36 Hours in Toulouse

(Photo by Richard Nahem)

In our monthly series, 36 Hours in …, we explore the culture, food, major sites and off-the-beaten track attractions of a particular destination. The starting point is Paris, France, covering destinations throughout Europe

October brought us to Toulouse, known as the Pink City, in southwestern France. 

The morning TGV train from Montparnasse station in Paris whisked us to Toulouse in 4.5 hours, arriving at 1:10PM. 

Our first stop was Place du Capitole, a majestic square built in 1890. The centerpiece is a Neo-classical gem, a sprawling 120,000-square-foot edifice that is now the official City Hall of Toulouse. We had lunch at a casual café on the square and sipped a dry rosé while viewing the splendid architectural details of Place du Capitole

Meandering through the windy streets of the old quarter of the city, we stumbled upon the Cathedral of Saint-Etienne. Built over a period of over five centuries ending in the 1200's, the unusual design includes a 100-foot-wide nave, the widest vaulted structure of its kind in Europe. Inside the expansive church, there were 17 side chapels with richly worked tapestries from the 17th and 18th century along with a series of jewel-colored, stained-glass windows. 

Just a 10-minute walk from the cathedral, we arrived at our Galerie M Hotel, La Cour Des Consuls Hotel & Spa. A fairly new division of the Accor Hotel Group and Sofitel brand, Galerie M Hotels are proving to be a major hit for the company. Filling in the gap for more individual-style or boutique hotels, these properties cater to a more local type of experience, capturing the essence of the location, yet offering high-standard four- and five-star rooms, restaurants, spas and amenities. 

Located in the Carmes, one of the older districts of the city, the handsome hotel is a former 18th-century mansion. Incorporating two buildings, there are 32 rooms on three floors. We ascended the grand staircase with intricate iron work bannisters to the second floor. Our Superior room (320 square feet) seemed much roomier because of the high ceilings, which also brought in lots of light. Even with a king-size bed, there was enough room for us to lay down our portable exercise mat for our morning yoga. 

The highlight of the hotel by far was the excellent dinner at the Michelin-star restaurant, Le Cenacle. The dramatic dining room with wood-beam ceilings has a large-scale reproduction of Caravaggio’s “Supper at Emmaus” covering an entire wall. Tables are spaciously spread apart to enhance privacy for the dining experience. Chef Thomas Vonderscher respects the classical dishes of the region but infuses contemporary touches to make them current. Our starter was lobster from nearby Brittany with a sprinkling of Petrossian caviar on top, a reminder of just how good truly fresh seafood could be. We thoroughly enjoyed the signature dish, “Pithiviers de pigeon du Quercy et foie gras”, a delicious, savory tart made with the lightest flaky-pastry layers and filled with foie gras and pigeon.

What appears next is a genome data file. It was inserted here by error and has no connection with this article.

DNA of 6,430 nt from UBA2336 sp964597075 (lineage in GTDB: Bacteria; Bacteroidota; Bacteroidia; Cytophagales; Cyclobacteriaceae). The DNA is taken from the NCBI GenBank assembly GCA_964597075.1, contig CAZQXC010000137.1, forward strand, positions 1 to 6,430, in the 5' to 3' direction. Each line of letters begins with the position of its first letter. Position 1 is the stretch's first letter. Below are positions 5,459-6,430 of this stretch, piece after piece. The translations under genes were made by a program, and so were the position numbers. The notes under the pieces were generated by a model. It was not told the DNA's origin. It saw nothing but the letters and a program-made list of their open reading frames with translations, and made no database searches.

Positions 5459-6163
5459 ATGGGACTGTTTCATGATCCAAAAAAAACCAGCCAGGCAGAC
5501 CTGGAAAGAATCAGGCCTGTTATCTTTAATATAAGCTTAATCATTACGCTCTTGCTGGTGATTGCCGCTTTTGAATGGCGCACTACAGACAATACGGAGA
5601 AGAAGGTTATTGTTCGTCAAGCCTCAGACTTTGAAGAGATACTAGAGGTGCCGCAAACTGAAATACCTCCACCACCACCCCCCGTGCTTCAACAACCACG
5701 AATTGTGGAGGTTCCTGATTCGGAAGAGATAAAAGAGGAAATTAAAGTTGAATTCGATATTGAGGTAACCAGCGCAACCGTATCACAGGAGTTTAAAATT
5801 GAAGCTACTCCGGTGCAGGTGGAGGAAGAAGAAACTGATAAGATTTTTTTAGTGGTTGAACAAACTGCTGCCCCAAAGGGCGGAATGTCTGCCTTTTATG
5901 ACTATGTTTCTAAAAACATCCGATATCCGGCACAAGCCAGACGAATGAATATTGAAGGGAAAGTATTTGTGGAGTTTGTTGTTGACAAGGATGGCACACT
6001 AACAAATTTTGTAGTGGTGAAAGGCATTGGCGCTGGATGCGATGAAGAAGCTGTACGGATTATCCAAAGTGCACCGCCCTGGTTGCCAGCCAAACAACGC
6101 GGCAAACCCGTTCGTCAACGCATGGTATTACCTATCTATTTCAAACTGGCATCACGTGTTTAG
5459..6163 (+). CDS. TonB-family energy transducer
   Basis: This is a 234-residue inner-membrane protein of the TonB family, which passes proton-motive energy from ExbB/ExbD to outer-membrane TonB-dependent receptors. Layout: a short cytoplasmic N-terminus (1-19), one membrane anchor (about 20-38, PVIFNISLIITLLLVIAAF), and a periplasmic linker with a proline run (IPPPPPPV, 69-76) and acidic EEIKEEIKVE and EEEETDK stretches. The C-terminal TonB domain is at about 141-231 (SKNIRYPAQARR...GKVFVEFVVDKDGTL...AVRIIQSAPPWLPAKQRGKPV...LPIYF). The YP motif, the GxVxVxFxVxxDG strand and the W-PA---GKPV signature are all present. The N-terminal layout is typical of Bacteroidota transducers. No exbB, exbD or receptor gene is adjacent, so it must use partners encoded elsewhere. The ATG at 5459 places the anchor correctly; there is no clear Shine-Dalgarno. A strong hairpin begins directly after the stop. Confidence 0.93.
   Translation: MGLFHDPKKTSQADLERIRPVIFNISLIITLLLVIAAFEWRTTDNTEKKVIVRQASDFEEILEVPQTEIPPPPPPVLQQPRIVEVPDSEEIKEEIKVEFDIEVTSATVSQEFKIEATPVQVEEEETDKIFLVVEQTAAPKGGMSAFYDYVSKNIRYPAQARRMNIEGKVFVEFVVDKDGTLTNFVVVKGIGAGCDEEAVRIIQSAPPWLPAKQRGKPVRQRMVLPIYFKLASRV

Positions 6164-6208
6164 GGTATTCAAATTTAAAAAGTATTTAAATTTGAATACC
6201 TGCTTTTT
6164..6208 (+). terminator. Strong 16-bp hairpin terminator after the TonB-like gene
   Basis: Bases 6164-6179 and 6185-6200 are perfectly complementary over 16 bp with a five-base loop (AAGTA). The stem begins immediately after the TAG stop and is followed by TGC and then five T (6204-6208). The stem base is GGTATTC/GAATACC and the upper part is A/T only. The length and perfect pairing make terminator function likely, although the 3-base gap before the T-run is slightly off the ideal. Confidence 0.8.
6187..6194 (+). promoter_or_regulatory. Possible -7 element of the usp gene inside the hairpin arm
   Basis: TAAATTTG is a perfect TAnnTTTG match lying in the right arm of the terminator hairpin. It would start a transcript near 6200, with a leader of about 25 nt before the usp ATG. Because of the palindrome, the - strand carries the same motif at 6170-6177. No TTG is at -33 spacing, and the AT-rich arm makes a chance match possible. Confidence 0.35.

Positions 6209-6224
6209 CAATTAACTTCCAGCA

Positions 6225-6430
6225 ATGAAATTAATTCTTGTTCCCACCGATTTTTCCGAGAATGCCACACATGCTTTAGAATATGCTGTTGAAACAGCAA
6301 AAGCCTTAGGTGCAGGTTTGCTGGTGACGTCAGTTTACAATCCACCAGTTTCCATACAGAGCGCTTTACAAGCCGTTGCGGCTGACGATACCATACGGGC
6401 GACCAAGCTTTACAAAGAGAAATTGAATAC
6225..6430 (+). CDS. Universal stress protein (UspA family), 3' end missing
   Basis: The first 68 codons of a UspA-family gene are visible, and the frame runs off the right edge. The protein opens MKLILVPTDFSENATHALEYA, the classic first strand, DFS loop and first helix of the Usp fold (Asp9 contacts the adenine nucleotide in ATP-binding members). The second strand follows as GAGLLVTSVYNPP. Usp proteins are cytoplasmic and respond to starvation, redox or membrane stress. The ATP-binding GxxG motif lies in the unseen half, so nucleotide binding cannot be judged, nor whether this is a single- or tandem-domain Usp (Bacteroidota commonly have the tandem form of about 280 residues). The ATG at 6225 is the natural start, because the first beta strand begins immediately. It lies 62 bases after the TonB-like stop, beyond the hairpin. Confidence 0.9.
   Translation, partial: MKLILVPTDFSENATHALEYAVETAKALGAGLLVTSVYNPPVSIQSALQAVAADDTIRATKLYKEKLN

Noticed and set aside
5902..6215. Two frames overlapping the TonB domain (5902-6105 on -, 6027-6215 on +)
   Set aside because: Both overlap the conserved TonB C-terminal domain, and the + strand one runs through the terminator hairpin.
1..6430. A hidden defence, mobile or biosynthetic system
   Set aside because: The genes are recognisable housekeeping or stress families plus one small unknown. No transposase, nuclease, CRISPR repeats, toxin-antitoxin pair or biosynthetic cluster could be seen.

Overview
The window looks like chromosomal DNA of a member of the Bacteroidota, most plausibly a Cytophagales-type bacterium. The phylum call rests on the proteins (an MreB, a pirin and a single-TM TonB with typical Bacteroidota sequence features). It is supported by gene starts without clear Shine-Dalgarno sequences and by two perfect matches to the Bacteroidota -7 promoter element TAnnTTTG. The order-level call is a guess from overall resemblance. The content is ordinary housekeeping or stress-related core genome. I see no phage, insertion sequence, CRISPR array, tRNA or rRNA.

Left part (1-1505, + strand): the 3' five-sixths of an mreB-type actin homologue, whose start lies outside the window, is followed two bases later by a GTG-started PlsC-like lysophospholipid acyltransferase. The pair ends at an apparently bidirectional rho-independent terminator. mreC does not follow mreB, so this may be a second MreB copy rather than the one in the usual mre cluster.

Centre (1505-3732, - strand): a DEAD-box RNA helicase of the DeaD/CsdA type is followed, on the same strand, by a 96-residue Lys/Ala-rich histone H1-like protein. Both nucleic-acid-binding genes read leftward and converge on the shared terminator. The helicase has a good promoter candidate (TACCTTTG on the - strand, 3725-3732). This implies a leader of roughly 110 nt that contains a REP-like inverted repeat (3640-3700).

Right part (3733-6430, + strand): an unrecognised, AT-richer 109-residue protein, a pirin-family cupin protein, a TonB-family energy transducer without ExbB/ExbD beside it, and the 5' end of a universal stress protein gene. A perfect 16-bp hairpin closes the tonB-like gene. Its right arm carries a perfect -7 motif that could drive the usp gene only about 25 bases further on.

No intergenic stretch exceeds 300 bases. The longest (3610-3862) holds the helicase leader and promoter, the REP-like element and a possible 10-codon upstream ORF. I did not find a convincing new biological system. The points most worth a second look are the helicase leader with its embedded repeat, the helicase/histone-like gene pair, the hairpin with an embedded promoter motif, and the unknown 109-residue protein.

Later that evening, needing to walk a bit to digest our rich dinner and also to have a nightcap, we found a great bar in an unexpected location. A branch of the Galeries Lafayette department store in the commercial center of Toulouse, has a rooftop bar and restaurant with the quirky name Ma Biche sur le Toit/My deer on the ceiling. The hip and happening bar scene was fun and we had a nice conversation with some natives of Toulouse while enjoying a cocktail and also taking in the 180-degree view of the city. 

We woke up early the next day to fit in the other sites we hadn’t visited yet. Instead of having breakfast at the hotel, we wanted to have a more neighborhood-café experience. We were happy to discover La Cerise Café just around the corner from the hotel. Our lattes were heaven, with a strong but not too bitter coffee base and the perfect ratio of milk and foam. Speaking with the owner, Valentin Tihy, we found out the café was the only one in Toulouse which roasts its own beans, and that he was inspired by the Australian coffee culture. La Cerise Café also had a yummy choice of homemade loaf cakes, cookies and breads, and they serve a popular brunch on the weekends. 

Instead of going to the big, institutional museums, we went off-the-beaten track and visited the Poster Museum of Toulouse/MATOU. The compact museum houses a collection of the golden age of French illustrated advertising posters from the 18th and 19th century. The present exhibition features a selection of posters illustrated by Leonetto Cappiello, who designed ads for Campari and many other well-known liqueurs and French aperitifs in the early 20th century. 

It was such a beautiful, sunny day, we opted to walk along the banks of the Garonne River, the major waterway of Toulouse, taking in the architecture and the impressive bridges crossing the river. One of the main things that distinguishes Toulouse from other cities in France, is the use of brick in the majority of the buildings as opposed to stone in most other cities. The brick is lighter in color giving off more of a pink hue than the conventional, dark orange color and is why Toulouse is called the Pink City. 

The Pink City cast such a pleasant spell on us, we will return soon. 

La Cour Des Consuls Hotel & Spa
46 Rue des Couteliers, 31000
For bookings, contact Wilfried Gaulier at [email protected].

Ma Biche sur le Toit
4-8 Rue du Lieutenant Colonel Pélissier, 31000

La Cerise Café
4 Quai de la Daurade, 31000 

Poster Museum of Toulouse/MATOU 
58 Allées Charles de Fitte, 31300

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